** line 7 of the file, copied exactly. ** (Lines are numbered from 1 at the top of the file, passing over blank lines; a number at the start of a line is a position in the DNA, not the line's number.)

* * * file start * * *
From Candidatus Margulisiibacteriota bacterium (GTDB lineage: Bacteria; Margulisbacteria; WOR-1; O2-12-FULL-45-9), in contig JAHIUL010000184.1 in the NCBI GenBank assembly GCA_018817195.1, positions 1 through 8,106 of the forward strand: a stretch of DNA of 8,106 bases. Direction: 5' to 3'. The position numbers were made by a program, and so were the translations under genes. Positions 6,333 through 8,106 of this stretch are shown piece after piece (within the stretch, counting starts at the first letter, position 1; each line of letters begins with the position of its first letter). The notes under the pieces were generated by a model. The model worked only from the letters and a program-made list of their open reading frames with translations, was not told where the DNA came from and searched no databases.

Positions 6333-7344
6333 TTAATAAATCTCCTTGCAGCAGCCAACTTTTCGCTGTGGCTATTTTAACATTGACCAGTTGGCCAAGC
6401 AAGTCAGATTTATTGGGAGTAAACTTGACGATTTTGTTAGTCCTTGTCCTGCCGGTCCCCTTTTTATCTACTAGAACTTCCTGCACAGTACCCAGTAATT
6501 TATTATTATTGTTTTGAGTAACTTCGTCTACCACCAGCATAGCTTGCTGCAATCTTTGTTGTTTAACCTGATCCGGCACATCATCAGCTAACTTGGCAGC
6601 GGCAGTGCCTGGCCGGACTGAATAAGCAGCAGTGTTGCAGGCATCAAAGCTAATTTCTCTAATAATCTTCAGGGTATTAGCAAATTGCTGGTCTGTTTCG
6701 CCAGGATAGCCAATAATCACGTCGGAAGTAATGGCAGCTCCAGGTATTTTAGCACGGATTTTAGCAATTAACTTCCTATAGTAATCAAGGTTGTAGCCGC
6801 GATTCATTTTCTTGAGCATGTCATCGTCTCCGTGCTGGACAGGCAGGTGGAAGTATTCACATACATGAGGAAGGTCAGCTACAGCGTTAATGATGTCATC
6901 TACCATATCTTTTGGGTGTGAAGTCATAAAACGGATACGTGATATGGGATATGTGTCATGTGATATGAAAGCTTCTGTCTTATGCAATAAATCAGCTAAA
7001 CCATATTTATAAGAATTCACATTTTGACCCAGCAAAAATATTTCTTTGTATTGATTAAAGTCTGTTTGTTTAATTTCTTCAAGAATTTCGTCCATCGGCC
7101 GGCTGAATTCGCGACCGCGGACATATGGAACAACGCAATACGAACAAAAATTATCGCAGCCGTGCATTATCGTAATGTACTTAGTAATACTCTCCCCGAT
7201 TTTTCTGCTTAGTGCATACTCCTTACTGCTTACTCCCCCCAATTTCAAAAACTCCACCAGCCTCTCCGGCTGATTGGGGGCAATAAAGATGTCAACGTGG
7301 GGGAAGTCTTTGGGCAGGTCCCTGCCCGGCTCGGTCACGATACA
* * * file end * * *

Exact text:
6701 CCAGGATAGCCAATAATCACGTCGGAAGTAATGGCAGCTCCAGGTATTTTAGCACGGATTTTAGCAATTAACTTCCTATAGTAATCAAGGTTGTAGCCGC